To Brooklyn Bridge
by Hart Crane
Stanza 9 Summary
Get out the microscope, because we’re going through this poem line-by-line.
Again the traffic lights that skim thy swift
Unfractioned idiom, immaculate sigh of stars,
- Now afternoon has turned to night. We see the lights of cars going over the bridge. They "skim" the surface of the bridge like water.
- The bridge is like a special phrase in a language – an idiom. Idioms are phrases that cannot be understood from their words alone. A "blessing in disguise" is one example. "Idiom" can also refer to a regional dialect.
- Idioms are generally "unfractioned" – they cannot be split down into parts. You cannot understand "blessing in disguise" and how it is used just from looking up the meanings of each word in the dictionary.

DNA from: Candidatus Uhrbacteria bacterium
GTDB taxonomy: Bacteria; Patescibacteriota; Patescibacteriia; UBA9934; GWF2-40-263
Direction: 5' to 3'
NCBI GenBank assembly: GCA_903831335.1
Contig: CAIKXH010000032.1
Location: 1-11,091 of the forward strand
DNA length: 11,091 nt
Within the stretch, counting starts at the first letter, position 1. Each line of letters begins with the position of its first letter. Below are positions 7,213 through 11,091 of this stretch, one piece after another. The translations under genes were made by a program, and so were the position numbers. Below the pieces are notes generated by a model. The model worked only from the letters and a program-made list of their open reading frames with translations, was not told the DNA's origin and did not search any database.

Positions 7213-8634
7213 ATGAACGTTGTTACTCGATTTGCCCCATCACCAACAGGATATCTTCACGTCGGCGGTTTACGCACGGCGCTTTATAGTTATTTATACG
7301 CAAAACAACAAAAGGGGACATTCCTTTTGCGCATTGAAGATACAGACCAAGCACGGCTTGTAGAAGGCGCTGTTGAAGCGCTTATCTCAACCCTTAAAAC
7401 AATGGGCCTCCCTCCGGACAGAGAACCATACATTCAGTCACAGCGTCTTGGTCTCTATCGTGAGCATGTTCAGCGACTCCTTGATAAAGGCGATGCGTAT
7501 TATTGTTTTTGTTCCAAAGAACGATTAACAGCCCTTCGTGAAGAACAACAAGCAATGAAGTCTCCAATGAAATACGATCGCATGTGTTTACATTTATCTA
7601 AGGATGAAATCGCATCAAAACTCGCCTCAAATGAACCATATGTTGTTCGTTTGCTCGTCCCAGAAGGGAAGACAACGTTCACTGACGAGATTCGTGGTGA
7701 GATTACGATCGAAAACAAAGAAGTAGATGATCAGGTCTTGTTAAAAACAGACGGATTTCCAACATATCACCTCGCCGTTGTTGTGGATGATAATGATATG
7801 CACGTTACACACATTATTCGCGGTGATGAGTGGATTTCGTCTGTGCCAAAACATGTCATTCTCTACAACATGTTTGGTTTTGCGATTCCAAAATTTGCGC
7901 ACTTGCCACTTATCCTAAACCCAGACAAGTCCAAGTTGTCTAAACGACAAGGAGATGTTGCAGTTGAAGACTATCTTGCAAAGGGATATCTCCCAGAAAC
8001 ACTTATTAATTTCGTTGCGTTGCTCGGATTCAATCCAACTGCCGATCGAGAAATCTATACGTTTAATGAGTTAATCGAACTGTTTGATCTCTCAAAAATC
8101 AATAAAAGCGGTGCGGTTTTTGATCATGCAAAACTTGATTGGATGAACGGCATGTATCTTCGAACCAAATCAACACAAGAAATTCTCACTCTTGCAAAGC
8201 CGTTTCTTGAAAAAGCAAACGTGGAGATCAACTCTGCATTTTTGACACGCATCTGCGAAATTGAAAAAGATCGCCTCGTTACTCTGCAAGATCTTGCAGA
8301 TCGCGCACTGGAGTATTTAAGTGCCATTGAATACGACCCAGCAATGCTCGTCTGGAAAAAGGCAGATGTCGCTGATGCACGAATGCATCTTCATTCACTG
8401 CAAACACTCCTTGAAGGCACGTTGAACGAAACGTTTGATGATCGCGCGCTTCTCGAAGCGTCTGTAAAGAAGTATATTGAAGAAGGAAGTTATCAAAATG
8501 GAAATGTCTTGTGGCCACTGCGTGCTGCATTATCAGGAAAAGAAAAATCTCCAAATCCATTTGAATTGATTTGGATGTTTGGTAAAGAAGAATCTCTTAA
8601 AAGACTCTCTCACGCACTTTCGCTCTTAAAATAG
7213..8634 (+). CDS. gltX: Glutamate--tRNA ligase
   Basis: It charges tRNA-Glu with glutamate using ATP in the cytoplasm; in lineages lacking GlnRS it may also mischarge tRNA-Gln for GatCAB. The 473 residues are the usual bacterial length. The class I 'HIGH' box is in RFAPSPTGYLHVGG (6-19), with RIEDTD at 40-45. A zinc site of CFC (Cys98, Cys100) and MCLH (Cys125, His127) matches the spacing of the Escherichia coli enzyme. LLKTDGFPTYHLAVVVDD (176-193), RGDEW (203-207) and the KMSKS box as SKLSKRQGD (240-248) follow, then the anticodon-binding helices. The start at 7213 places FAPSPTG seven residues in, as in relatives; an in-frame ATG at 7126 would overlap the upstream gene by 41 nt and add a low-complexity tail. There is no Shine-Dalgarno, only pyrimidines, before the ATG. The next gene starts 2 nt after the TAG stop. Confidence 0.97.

- The bridge speaks a private and mysterious language. It makes a complete statement that cannot be put into normal words. We're super-deep into the turf of metaphor here.
- In another delicious image, the bridge is an "immaculate," or perfect, expression of the stars "sighing" down on earth.
- Remember that in the Christian tradition, Jesus Christ had an "immaculate" birth. It's as if the stars gave birth to the bridge with their breath.
Beading thy path--condense eternity:
And we have seen night lifted in thine arms.
- The language becomes very flowery and Romantic here.
- The lights on the cars are like beads on a necklace, or like prayer beads.
- These beads seem to "condense" the promise of eternity into a visual image.
- The towers of the bridge are like "arms" that lift up the night sky.
- The bridge is holding the sky above us. Notice all the attributes of motion that are given to a motionless object! That's poetry, baby.